Most of the food provided by humanitarian agencies must be cooked before it can be eaten, but cookstoves and fuel are rarely provided. As a result, women and children must risk their safety, health, and sometimes their lives, to search for and collect firewood in order to cook food over smoky, polluting open fires. In many cases, displaced women walk for hours to find firewood and have to carry heavy loads back to camp, which puts them at risk for physical and sexual attack, dehydration, and physical injuries. At night, lack of access to lighting further increases women’s vulnerability when navigating camps to use latrines and other services.
Women and children are also exposed to health risks, including respiratory infections from smoke produced by inefficient stoves and fuels such as firewood. Children who collect firewood, or accompany their mothers, cannot attend school. Many refugees sell or exchange a portion of their food rations in order to procure the firewood needed to cook the remaining food. Such coping mechanisms can have serious consequences including malnutrition.
In situations where firewood is the main source of fuel, such as in sub-Saharan Africa, the competition for dwindling natural resources is a trigger for tension between refugees and host communities. The collection of firewood by refugees can cause deforestation and environmental degradation, which can be long lasting and difficult to reverse. It can also lead to a ban on firewood collection, which prevents refugees from cooking their food and leads to devastating consequences for their nutrition.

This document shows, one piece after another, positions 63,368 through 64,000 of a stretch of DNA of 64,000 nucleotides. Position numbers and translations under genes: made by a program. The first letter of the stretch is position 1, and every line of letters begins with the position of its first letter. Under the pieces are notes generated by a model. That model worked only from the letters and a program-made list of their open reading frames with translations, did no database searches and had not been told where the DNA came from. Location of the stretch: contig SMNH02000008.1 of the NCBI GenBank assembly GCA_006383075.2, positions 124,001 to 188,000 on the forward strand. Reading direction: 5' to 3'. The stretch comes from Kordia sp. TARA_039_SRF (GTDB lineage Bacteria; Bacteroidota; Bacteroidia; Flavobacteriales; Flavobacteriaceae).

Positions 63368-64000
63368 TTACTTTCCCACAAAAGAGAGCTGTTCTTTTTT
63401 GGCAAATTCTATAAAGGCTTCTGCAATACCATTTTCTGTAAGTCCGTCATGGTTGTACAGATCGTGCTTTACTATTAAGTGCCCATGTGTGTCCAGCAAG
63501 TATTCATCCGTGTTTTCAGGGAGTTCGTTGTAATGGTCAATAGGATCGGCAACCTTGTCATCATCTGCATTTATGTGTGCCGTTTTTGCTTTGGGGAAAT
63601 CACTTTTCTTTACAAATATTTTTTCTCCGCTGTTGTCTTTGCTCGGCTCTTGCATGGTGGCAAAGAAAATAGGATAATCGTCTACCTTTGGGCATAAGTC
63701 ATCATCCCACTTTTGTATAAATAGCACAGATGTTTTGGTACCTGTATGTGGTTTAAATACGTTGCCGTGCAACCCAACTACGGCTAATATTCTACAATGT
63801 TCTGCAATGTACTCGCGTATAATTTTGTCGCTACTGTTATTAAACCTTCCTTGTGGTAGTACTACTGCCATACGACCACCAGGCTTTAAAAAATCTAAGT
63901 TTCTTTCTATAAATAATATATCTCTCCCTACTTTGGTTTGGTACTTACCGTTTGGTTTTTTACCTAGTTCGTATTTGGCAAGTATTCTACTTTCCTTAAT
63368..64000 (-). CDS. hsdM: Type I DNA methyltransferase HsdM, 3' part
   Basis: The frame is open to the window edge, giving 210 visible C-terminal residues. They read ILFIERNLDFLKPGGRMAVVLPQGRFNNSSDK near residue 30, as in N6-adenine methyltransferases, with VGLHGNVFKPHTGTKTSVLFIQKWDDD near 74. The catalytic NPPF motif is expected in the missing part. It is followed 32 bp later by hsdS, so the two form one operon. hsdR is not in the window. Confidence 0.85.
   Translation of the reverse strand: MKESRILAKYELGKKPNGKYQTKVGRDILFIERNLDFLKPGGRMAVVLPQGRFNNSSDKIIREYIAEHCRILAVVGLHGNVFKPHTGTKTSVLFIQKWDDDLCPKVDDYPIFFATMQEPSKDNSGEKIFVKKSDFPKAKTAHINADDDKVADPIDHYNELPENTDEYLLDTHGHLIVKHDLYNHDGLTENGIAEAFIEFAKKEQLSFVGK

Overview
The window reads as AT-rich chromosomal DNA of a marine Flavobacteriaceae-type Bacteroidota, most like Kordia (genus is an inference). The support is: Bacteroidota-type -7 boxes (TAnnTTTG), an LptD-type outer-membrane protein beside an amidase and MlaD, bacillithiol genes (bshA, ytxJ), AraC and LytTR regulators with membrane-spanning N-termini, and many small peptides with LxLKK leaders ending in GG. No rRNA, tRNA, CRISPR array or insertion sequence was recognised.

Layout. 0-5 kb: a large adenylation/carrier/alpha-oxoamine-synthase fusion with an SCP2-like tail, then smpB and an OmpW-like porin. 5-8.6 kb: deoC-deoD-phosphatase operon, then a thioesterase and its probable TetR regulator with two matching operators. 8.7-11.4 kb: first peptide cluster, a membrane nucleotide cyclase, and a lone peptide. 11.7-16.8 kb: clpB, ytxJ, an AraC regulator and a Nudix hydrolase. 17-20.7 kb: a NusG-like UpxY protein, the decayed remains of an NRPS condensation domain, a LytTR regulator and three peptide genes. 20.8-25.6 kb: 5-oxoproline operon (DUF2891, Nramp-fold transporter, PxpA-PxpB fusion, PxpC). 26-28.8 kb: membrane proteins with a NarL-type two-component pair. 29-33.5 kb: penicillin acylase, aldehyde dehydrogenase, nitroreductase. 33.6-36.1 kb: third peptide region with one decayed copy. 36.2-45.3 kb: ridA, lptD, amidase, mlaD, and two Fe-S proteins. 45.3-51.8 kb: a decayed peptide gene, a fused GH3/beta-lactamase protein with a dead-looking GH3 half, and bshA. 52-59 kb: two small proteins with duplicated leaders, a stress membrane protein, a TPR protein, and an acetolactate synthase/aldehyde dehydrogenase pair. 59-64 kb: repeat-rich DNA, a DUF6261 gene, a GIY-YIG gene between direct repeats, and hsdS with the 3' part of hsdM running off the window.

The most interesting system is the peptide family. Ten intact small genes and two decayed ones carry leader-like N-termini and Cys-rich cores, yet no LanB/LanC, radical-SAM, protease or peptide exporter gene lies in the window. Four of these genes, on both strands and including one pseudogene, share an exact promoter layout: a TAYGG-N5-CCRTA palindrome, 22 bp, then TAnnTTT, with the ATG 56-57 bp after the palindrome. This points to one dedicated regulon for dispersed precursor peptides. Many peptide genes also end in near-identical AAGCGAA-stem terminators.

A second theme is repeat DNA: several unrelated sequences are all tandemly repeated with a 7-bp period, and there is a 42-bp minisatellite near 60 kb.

Clean Cooking Solutions
Ensuring access to cleaner, more modern cookstoves and fuels for vulnerable populations has been a component of the Alliance strategy since its launch. Refugees, IDPs, and other crisis-affected populations often can’t afford to purchase cleaner, more modern cookstoves and fuel, yet they suffer disproportionately from the consequences of lack of access to cooking technologies and fuel.
The Alliance’s expert Humanitarian Working Group recommended that the Alliance’s strategy build on the work of the Safe Access to Fuel and Energy (SAFE) Steering Committee (formerly the IASC SAFE Task Force), a consortium of humanitarian organizations whose mission is to facilitate a more coordinated, predictable, timely, and effective response to the fuel and energy needs of crisis-affected populations.
Today, the Alliance co-chairs the SAFE Steering Committee and coordinates the group’s global activities. The SAFE Steering Committee members, including UNHCR, WFP, UNICEF, FAO, and WRC among others, crisis-affected populations are able to satisfy their fuel and energy needs for cooking, heating, lighting, and powering in a safe and sustainable manner, without fear or risk to their health, well-being, and personal security.
The Alliance’s internal humanitarian strategy contributes directly to the vision, mission, and global strategy outlined by the SAFE Steering Committee. The Alliance’s humanitarian engagement falls into six strategic pillars and will take place globally, as well as in SAFE focus countries:
- Pillar 1: Coordinate the SAFE sector and share information
- Pillar 2: Commission research and build evidence
- Pillar 3: Provide technical support, tools, and guidance for implementation
- Pillar 4: Build human resource capacity
- Pillar 5: Advocate for the sector
- Pillar 6: Mobilize resources
Safe and reliable access to energy for cooking, lighting, and powering is a basic need. Creating programs to improve Safe Access to Fuel and Energy (SAFE) saves lives and protects livelihoods in emergencies and crisis settings by integrating energy needs into emergency preparedness and response, improving access to household fuel and lighting using appropriate technologies and renewable energy, increasing access to energy for schools, health centers, and other institutions, and establishing and managing sustainable forestry resources for fuel provision and environmental protection.